Enantioselective stable isotope analysis (ESIA) of polar herbicides.

Michael P. Maier, Shiran Qiu, Martin Elsner

Research output: Contribution to journalArticlepeer-review

18 Scopus citations


Assessing the environmental fate of chiral micropollutants such as herbicides is challenging. The complexity of aquatic systems often makes it difficult to obtain hydraulic mass balances, which is a prerequisite when assessing degradation based on concentration data. Elegant alternatives are concentration-independent approaches like compound-specific isotope analysis or enantiospecific concentration analysis. Both detect degradation-induced changes from ratios of molecular species, either isotopologues or enantiomers. A combination of both-enantioselective stable isotope analysis (ESIA)-provides information on (13)C/(12)C ratios for each enantiomer separately. Recently, Badea et al. demonstrated for the first time ESIA for the insecticide α-hexachlorocyclohexane. The present study enlarges the applicability of ESIA to polar herbicides such as phenoxy acids: 4-CPP ((RS)-2-(4-chlorophenoxy)-propionic acid), mecoprop (2-(4-chloro-2-methylphenoxy)-propionic acid), and dichlorprop (2-(2,4-dichlorophenoxy)-propionic acid). Enantioselective gas chromatography-isotope ratio mass spectrometry was accomplished with derivatization prior to analysis. Precise carbon isotope analysis (2σ ≤ 0.5‰) was obtained with ≥7 ng C on column. Microbial degradation of dichlorprop, 2-(2,4-dichlorophenoxy)-propionic acid by Delftia acidovorans MC1 showed pronounced enantiomer fractionation, but no isotope fractionation. In contrast, Badea et al. observed isotope fractionation, but no enantiomeric fractionation. Hence, the two lines of evidence appear to complement each other. They may provide enhanced insight when combined as ESIA.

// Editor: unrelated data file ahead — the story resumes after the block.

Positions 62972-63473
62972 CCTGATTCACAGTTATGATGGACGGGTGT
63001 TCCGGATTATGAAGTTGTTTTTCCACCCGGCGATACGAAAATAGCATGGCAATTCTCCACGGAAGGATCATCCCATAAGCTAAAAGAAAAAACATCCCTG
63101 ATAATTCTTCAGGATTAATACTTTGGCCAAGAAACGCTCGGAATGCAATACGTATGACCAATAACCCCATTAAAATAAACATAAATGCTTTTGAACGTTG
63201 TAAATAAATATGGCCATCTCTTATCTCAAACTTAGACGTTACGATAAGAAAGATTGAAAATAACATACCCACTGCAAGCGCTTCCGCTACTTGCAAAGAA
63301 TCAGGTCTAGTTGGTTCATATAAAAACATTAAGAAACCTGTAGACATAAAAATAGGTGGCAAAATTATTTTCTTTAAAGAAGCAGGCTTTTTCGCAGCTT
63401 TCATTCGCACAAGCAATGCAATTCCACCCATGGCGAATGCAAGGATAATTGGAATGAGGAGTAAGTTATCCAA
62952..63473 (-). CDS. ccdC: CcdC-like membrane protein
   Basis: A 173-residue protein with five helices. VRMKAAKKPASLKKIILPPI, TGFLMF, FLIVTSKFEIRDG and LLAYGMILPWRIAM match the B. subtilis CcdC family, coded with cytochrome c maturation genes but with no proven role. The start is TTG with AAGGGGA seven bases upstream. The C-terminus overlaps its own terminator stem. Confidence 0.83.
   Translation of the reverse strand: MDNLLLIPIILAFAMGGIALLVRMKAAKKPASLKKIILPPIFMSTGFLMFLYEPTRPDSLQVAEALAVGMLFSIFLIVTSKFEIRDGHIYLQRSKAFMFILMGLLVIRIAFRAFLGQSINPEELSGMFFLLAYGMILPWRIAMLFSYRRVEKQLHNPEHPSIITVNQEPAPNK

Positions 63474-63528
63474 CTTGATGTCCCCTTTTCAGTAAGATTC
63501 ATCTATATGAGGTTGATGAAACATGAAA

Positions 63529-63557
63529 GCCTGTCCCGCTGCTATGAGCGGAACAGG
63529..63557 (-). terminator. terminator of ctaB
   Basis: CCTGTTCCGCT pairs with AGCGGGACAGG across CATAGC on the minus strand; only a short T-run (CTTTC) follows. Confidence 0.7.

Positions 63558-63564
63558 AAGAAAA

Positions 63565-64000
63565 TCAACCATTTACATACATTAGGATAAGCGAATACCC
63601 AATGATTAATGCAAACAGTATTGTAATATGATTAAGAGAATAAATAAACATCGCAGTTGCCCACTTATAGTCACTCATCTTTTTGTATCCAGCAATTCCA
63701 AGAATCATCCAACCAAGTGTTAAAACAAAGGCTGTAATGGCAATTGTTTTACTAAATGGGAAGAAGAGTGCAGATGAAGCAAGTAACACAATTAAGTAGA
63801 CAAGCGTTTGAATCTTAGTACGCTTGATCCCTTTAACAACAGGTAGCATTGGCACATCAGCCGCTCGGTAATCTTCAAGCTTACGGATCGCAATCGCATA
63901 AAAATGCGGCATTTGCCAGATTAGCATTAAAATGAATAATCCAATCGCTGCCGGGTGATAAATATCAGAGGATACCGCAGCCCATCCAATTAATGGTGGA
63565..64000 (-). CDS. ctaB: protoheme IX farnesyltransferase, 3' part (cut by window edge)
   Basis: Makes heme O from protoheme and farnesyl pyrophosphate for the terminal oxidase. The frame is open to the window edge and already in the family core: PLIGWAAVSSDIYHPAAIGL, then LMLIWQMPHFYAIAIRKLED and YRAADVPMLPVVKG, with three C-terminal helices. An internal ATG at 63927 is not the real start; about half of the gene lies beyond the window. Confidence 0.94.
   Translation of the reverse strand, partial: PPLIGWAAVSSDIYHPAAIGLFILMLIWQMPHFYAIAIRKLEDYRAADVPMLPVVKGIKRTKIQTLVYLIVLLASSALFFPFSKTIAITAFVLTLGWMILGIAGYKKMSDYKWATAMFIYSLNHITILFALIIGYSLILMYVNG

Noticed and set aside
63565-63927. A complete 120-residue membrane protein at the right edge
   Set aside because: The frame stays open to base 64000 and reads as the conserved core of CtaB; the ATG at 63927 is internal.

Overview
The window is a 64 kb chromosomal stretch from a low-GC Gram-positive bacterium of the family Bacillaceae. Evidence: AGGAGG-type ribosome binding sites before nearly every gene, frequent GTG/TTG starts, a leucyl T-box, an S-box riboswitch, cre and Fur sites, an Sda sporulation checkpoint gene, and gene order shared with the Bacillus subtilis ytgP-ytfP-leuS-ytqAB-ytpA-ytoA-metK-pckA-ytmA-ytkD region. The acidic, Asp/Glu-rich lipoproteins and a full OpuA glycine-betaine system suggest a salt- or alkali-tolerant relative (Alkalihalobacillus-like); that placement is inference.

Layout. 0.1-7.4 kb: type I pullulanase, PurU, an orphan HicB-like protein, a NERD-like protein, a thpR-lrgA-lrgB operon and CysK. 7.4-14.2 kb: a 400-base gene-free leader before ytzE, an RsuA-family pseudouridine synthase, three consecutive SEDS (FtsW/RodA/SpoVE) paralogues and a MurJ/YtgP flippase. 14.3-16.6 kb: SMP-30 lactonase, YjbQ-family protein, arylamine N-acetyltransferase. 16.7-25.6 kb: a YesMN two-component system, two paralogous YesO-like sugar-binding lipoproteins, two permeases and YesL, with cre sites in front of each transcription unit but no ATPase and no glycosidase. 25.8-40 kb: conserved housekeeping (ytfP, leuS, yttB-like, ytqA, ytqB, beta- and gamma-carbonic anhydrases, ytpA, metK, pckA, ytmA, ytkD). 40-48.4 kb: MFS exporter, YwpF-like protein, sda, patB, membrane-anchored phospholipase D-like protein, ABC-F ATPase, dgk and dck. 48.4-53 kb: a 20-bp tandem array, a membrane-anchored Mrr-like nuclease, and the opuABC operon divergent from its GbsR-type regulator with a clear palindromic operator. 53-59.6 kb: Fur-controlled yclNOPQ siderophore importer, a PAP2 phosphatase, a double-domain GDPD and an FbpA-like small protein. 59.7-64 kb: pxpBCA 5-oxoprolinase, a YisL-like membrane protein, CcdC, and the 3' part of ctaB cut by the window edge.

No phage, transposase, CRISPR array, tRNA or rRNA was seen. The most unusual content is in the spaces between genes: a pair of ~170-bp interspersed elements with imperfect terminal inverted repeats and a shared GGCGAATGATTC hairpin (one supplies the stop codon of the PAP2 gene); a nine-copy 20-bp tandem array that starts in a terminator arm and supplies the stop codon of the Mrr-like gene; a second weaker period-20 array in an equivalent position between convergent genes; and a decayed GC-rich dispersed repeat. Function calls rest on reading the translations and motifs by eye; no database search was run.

Original languageEnglish
Pages (from-to)2825-2831
Number of pages7
JournalUnknown Journal
Issue number9
StatePublished - Mar 2013


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